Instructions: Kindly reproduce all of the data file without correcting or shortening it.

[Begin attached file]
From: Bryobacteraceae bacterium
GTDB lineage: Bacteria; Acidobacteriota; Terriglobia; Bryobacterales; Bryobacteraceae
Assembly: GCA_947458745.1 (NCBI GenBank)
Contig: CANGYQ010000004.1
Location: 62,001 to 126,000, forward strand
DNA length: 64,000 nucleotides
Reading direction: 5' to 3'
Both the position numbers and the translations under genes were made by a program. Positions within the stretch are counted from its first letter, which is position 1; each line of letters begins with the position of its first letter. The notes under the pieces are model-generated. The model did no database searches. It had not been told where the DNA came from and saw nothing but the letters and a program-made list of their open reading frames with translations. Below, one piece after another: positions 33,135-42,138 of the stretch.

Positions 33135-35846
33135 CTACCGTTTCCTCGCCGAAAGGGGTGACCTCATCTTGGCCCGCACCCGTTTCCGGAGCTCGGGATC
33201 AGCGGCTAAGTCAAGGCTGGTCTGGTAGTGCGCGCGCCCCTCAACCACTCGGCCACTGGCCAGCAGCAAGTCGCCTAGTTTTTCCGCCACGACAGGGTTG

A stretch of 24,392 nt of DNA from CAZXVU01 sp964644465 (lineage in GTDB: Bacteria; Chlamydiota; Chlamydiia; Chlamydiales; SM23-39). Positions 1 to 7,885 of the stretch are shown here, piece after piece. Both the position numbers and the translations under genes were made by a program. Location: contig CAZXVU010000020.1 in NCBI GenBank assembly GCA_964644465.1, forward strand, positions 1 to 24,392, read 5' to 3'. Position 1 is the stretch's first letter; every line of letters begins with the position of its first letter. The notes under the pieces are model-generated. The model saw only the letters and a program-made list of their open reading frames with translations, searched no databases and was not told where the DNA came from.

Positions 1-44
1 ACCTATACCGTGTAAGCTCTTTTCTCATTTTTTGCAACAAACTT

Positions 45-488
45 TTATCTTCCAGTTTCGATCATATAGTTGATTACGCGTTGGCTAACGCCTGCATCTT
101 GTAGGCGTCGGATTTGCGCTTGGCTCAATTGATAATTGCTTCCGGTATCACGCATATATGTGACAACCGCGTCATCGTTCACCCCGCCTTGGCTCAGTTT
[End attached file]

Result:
From: Bryobacteraceae bacterium
GTDB lineage: Bacteria; Acidobacteriota; Terriglobia; Bryobacterales; Bryobacteraceae
Assembly: GCA_947458745.1 (NCBI GenBank)
Contig: CANGYQ010000004.1
Location: 62,001 to 126,000, forward strand
DNA length: 64,000 nucleotides
Reading direction: 5' to 3'
Both the position numbers and the translations under genes were made by a program. Positions within the stretch are counted from its first letter, which is position 1; each line of letters begins with the position of its first letter. The notes under the pieces are model-generated. The model did no database searches. It had not been told where the DNA came from and saw nothing but the letters and a program-made list of their open reading frames with translations. Below, one piece after another: positions 33,135-42,138 of the stretch.

Positions 33135-35846
33135 CTACCGTTTCCTCGCCGAAAGGGGTGACCTCATCTTGGCCCGCACCCGTTTCCGGAGCTCGGGATC
33201 AGCGGCTAAGTCAAGGCTGGTCTGGTAGTGCGCGCGCCCCTCAACCACTCGGCCACTGGCCAGCAGCAAGTCGCCTAGTTTTTCCGCCACGACAGGGTTG

A stretch of 24,392 nt of DNA from CAZXVU01 sp964644465 (lineage in GTDB: Bacteria; Chlamydiota; Chlamydiia; Chlamydiales; SM23-39). Positions 1 to 7,885 of the stretch are shown here, piece after piece. Both the position numbers and the translations under genes were made by a program. Location: contig CAZXVU010000020.1 in NCBI GenBank assembly GCA_964644465.1, forward strand, positions 1 to 24,392, read 5' to 3'. Position 1 is the stretch's first letter; every line of letters begins with the position of its first letter. The notes under the pieces are model-generated. The model saw only the letters and a program-made list of their open reading frames with translations, searched no databases and was not told where the DNA came from.

Positions 1-44
1 ACCTATACCGTGTAAGCTCTTTTCTCATTTTTTGCAACAAACTT

Positions 45-488
45 TTATCTTCCAGTTTCGATCATATAGTTGATTACGCGTTGGCTAACGCCTGCATCTT
101 GTAGGCGTCGGATTTGCGCTTGGCTCAATTGATAATTGCTTCCGGTATCACGCATATATGTGACAACCGCGTCATCGTTCACCCCGCCTTGGCTCAGTTT